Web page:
Experience the rising of shamanism

Experience the rising of shamanismIn the 1970s, anthropologist Hank Wesselman was a graduate student working toward his doctorate degree from the University of California, Berkley, when he was brought into the world of the shaman. Wesselman was in the portion of Ethiopia known as the eastern African Great Rift Valley.

Fans of the memoir 'Eat Pray Love' should find the movie satisfying

Fans of the memoir "Eat Pray Love" does exactly what it should to satisfy its core audience: It provides a gorgeous escape, exquisitely photographed and full of female wish fulfilment. Yet it also offers sufficient emotional heft and self-discovery to make you feel as if you've actually learned something and, perhaps, emerged a better person solely through osmosis.

It's easy to see why author Elizabeth Gilbert's memoir became an international phenomenon, even without help from Oprah. Everyone's looking for something for answers, for their true and higher purpose and Gilbert had the fortitude (and the wherewithal) to take off alone on a journey around the world to find herself after her divorce.

First Australians have had to fight for any advance

First Australians have had to fight for any advanceAboriginal affairs has not loomed large (or even small) in this election campaign.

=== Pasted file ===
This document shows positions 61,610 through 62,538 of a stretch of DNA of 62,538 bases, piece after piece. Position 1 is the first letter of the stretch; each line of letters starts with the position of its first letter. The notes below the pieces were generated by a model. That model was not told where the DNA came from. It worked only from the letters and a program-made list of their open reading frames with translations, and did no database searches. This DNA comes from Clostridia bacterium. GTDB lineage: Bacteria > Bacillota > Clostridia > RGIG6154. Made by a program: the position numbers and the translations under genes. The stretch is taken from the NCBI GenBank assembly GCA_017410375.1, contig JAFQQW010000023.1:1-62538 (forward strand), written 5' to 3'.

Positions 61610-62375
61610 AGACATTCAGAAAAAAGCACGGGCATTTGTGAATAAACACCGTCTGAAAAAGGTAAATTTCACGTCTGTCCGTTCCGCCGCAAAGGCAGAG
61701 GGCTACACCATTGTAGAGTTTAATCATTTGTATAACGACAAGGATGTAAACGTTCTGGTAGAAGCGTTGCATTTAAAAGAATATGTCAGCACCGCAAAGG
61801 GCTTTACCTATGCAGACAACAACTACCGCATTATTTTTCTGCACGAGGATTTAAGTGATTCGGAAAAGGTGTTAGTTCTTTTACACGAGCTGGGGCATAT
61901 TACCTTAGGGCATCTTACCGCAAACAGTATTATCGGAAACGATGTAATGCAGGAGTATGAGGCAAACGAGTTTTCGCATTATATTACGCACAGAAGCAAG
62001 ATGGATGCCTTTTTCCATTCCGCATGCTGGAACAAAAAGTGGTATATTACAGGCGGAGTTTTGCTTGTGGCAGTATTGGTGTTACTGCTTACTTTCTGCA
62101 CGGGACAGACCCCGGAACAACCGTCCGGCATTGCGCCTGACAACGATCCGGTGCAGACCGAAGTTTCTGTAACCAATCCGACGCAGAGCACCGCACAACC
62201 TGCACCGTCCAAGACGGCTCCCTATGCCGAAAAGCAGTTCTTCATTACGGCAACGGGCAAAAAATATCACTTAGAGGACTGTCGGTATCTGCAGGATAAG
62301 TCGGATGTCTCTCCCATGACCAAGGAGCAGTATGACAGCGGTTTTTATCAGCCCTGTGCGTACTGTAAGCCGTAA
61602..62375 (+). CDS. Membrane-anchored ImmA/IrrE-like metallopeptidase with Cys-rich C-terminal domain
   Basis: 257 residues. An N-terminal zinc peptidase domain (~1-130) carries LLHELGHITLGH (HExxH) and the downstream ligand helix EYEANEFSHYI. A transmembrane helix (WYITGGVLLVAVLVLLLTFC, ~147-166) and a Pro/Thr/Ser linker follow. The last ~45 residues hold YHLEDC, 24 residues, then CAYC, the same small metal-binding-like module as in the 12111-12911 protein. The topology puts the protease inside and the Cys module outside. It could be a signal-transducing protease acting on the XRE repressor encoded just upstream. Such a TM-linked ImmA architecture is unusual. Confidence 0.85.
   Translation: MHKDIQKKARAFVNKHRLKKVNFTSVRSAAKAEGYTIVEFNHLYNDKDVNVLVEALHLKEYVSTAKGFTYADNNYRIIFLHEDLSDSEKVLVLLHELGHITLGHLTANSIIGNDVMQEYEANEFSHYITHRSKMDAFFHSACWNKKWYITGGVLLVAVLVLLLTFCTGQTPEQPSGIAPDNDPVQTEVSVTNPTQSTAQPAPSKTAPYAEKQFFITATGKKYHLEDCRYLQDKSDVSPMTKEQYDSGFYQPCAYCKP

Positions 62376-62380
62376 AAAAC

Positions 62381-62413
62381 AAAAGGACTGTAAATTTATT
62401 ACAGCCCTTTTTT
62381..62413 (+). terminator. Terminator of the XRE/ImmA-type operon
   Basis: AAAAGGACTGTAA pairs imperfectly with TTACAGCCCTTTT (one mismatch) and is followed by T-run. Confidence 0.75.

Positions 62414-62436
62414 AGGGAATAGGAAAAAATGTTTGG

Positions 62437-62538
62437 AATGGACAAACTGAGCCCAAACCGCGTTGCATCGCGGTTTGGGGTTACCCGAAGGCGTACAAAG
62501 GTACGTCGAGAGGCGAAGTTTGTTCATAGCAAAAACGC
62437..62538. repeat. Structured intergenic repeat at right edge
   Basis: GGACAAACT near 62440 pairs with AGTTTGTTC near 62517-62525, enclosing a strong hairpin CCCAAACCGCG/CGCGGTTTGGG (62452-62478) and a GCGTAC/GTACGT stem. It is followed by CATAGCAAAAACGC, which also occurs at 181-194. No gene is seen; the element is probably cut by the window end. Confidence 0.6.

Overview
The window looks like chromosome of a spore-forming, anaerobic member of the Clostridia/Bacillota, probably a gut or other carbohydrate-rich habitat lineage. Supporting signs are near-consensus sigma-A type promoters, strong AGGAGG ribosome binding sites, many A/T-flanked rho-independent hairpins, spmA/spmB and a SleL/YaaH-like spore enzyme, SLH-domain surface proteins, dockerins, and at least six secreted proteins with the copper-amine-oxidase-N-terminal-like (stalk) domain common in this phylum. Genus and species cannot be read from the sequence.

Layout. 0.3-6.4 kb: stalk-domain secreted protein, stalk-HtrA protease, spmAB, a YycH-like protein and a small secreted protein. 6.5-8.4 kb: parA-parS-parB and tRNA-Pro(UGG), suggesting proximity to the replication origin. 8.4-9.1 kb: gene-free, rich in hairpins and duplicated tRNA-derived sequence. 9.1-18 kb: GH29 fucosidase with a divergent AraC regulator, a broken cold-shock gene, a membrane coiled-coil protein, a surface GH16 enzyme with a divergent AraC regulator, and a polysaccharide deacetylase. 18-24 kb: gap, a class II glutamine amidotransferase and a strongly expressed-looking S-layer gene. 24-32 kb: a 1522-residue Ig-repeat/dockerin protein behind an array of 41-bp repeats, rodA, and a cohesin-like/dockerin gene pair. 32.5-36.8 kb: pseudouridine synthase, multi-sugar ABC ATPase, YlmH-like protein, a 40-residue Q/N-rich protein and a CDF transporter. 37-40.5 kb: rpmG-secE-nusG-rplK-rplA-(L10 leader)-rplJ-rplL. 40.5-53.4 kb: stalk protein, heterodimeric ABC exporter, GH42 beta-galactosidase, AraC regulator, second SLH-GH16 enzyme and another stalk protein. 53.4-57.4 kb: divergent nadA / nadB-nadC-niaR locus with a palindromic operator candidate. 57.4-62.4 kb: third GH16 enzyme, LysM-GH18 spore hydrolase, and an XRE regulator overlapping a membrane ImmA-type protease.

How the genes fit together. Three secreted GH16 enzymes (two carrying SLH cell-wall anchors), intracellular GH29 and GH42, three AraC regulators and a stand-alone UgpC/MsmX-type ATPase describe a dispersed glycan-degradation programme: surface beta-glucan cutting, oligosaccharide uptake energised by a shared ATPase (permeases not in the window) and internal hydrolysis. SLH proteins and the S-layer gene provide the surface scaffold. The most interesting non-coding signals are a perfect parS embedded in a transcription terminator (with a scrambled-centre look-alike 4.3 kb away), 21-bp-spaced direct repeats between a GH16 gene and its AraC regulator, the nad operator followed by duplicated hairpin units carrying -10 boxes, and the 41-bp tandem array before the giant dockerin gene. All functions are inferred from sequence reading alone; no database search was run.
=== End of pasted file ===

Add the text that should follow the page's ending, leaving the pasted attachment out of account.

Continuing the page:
The first mention of a policy from either party was Indigenous Affairs Minister Jenny Macklin announcing this week that a re-elected Labor government would seek constitutional recognition of Aborigines and Torres Strait Islanders.

Australia appears before UN over human rights

Australia appears before UN over human rightsAustralia has appeared before a United Nations panel in Geneva, accused of human rights violations against Aboriginal people and asylum seekers.

The UN panel is investigating whether the Australian Government has singled out Aborigines and asylum seekers with racist policies.

Archaeologists discover Britain's oldest home

Archaeologists discover BritainArchaeologists have found Britain's earliest house - constructed by Stone Age tribesmen around 11,000 years ago. The discovery is likely to change the way archaeologists view that early period.

Just 3.5 metres in diameter, the circular post-built house pre-dates other Stone Age buildings in the UK by up to a thousand years.